On March 30, 2015, the BC Ministry of Agriculture announced the approval of BC’s first sub-appellation: the Golden Mile Bench. The 11 wineries who operate on the Bench were surely popping corks to celebrate the culmination of seven years’ work to scope the definition of the Bench, conduct the scientific studies, develop (and maintain) the collective will to speak with one voice throughout the application process, and finally – six months after the BC Wine Authority delivered its report – have it approved by the BC government.   What does this mean for the BC wine industry going forward?

It is quite an achievement, and it points BC in the right direction to position itself through distinctive growing sub-regions that are emerging, particularly in the Okanagan Valley. At roughly 100 miles/160 km long, the “Okanagan Valley” designation is all but generic as an identifier on the label of the origin of the wine. Yes, BC is a young wine region even by New World standards, and is only becoming recognised in the wider world of wine. Winemakers (and their loyal clientele) are still learning what makes a particular area produce wines that are identifiable as from “that place”. Is it the soil and underlying geology? Is it the microclimate? Is it the “lake effect”? It may be that a combination of these factors, and other key indicators, are selected by groups of wineries to support their claim to a sub-appellation.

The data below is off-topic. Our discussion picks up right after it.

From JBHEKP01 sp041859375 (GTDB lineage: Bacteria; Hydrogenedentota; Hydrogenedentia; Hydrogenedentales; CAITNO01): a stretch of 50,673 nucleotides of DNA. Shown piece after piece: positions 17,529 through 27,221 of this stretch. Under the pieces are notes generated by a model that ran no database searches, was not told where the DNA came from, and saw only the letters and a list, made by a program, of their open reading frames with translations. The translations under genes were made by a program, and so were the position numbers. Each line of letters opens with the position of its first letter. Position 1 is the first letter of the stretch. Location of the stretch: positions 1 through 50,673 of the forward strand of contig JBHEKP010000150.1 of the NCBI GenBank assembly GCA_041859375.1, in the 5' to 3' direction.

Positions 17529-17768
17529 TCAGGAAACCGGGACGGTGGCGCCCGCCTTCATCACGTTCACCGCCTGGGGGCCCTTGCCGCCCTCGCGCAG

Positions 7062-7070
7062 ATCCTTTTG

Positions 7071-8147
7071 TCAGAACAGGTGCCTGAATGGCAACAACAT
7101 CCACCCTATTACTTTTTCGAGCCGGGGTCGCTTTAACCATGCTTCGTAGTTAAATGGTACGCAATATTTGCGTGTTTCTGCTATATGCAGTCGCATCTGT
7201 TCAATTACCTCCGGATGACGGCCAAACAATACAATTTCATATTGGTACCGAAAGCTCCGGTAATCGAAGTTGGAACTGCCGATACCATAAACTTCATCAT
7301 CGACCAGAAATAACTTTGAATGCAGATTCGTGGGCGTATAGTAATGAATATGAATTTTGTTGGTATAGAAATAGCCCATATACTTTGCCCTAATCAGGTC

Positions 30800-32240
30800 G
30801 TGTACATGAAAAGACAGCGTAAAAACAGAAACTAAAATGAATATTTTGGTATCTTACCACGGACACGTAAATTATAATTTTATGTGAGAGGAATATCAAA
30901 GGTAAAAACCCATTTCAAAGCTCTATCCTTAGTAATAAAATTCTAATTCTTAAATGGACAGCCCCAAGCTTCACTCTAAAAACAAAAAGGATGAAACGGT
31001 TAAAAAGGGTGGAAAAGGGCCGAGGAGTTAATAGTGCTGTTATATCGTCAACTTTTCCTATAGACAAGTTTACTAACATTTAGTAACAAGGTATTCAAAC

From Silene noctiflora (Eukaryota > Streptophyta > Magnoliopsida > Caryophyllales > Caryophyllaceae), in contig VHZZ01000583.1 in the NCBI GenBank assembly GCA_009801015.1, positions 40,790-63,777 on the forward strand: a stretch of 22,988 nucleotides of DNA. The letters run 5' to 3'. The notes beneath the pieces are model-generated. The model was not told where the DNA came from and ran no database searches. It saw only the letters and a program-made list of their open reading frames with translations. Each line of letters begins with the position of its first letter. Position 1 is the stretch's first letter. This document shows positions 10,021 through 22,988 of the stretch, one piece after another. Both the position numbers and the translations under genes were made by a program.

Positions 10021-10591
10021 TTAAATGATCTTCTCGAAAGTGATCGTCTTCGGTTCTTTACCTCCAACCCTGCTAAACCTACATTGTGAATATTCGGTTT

Here is where the devil lies in the details… How does the BC Wine Authority go about assessing the applications of other sub-regions, on open and broadly transparent criteria, when it is likely they will not use the same indicators as the Golden Mile Bench? What common principles should underpin the definition of all sub-appellations? How should labelling be updated to reflect the yet-to-be-blessed sub-appellations to HONESTLY convey the place and grape source to wine lovers? To this end, an industry-led Wine Appellation Task Group has been struck to grapple with these issues, and make recommendations on updating the Wines of Marked Quality Regulation to better reflect the state of the industry and position it for future growth.

As suggested in my post on the topic three years ago, the time has now arrived for some structure to be placed around the next phase of evolution of the industry. While I’m still of the view that a “light regulatory hand” is called for in developing the guidelines for new sub-appellations, it is now crystal clear that the framework has to rest on an impartial evaluation of the unique characteristics of the sub-region itself, and not be merely (or even principally) a marketing effort that cannot withstand closer scrutiny, or stand the test of time. We’ll certainly pick up this topic again after the Task Group has made its recommendations later this year.

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